Shortly after emerging from the Mont Blanc tunnel I turned of the main road and booked into the delightful Aiguille du Midi at Les Bossons near Chamonix. Delightful in every respect but accordingly expensive, providing further encouragement to hurry on.
On the outskirts of Laon, a mediaeval town I have long wished to explore, I booked into an adequate if utilitarian hotel, equally expensive as the Aiguille du Midi but considerably less delightful. I would have liked to stay at Laon for a while and may, one day, make a dedicated visit but this time I had resolved, with some regret, to press on.
Only four days after leaving home, at about two o’clock on 16th September, I drove out of the shuttle train into the bright and sunny Eurotunnel terminal at Folkestone. Shortly after I was enjoying, in an old haunt of mine, the Rose and Crown at Elham, a delicious pint of Kentish ale.
Since the idea of making Ireland my ultimate destination first entered my head, I had intended to visit en-route my sister in Scotland, a diversion made easy for me by having family and friends living at strategic distances along the way. An so it was that I broke my journey north at Canterbury, Boston and Glossop.
After spending four pleasant days with my sister I took a two hour catamaran ferry trip from Troon to Larne.
Ireland surprised me. I had expected it to be little different from Scotland, it is not, after all, so far away but it felt very different. Heading for the Giant’s Causeway I drove north along a beautiful coast road that snaked between the sea on my right and a patchwork of small, neat fields on the rolling hills on my left. Near Bushmills I booked into Islandcorr Farm B&B, which should have been an ideal base from which to write, sketch, paint and dream but, tired and disinterested, I did none of these things. I did however get some much needed exercise. During the morning of what was reported to be the warmest day of the summer I walked north along the lower coast path at the Giant’s causeway to the point at which it has been closed. In the afternoon I walked the whole of White Park beach, a huge stretch of tide washed sand on a part of which cattle were contentedly loitering; something I had never seen before.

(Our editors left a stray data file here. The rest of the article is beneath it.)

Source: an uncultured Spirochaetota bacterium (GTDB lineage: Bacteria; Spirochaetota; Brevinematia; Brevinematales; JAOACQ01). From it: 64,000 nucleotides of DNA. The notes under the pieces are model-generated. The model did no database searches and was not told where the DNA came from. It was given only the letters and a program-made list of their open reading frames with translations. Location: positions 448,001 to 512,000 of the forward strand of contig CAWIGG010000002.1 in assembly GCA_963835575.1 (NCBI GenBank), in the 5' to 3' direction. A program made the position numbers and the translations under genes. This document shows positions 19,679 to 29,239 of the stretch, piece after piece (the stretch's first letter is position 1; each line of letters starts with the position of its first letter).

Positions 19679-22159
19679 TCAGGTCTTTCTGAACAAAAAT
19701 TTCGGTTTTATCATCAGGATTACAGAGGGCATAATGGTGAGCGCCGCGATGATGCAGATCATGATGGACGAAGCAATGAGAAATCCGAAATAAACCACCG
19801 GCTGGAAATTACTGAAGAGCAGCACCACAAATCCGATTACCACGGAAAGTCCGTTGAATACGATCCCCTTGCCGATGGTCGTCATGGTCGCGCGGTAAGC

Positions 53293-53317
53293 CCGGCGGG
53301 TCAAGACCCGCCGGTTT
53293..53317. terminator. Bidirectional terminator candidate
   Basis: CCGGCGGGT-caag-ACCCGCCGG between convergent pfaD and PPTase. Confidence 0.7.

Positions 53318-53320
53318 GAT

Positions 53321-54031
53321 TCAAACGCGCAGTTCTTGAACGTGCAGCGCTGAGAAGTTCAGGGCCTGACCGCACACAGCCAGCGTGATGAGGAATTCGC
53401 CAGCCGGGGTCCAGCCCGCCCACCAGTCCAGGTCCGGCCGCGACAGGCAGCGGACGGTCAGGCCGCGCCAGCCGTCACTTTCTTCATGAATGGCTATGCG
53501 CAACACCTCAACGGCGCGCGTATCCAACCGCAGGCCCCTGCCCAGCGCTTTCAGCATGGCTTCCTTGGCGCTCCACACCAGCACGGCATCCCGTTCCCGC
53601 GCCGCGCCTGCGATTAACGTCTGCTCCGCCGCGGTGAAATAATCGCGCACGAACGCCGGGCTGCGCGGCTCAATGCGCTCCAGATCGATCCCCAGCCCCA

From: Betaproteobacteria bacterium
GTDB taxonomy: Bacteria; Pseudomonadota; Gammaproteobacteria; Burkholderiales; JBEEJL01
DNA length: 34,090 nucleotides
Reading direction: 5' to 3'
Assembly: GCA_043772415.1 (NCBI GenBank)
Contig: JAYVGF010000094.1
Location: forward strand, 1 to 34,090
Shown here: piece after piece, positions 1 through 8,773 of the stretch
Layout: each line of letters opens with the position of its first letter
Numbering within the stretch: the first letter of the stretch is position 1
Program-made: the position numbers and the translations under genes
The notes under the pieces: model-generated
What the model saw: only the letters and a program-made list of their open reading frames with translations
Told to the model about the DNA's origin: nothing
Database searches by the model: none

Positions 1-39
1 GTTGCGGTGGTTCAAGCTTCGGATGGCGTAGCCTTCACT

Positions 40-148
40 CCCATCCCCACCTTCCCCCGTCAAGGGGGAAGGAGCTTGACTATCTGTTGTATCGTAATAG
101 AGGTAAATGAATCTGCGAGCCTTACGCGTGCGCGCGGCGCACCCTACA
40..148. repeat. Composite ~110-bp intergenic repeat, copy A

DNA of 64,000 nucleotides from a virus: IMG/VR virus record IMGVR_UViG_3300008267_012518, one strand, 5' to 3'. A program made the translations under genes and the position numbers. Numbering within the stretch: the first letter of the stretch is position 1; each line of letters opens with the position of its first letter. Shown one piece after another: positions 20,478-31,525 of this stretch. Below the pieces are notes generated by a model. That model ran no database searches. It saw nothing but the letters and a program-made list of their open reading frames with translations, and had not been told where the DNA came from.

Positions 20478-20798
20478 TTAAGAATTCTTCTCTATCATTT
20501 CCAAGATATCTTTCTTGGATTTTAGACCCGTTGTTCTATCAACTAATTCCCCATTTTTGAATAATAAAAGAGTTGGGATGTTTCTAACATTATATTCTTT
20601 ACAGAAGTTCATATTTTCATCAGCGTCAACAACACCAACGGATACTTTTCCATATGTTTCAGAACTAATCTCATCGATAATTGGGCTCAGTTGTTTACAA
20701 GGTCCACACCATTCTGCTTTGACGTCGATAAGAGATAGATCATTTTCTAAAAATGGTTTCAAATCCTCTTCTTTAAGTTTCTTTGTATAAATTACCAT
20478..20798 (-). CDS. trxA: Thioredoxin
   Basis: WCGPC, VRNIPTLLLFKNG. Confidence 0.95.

From Antrim I headed, on a dreary and sometimes wet day, west and south through Derry, Donegal and Leitrim to Sligo where I loitered to pay my respects to Yeats. From Sligo I drove on through Mayo and Galway arriving in the early evening of 29th September at the Burren, County Clare where I have taken for a while a small, very basic, but adequate cottage.
Needing adequate ‘gear’, a waterproof coat and hat, and a means internet connection here I spent my first full day at Ennis, Clare’s largest town where I found everything I needed.
Ennis, in common with every town I have driven through in the Free State, is a wonderfully colourful collection of small independent shops and bars.
This is not much of a post and is certainly not the kind of post I hope to be making while away on my search for whatever it is for which I am looking but I wanted to have it out of the way; to clear the way perhaps for the kind of introspective posts I had come here to Ireland in part to essay to make.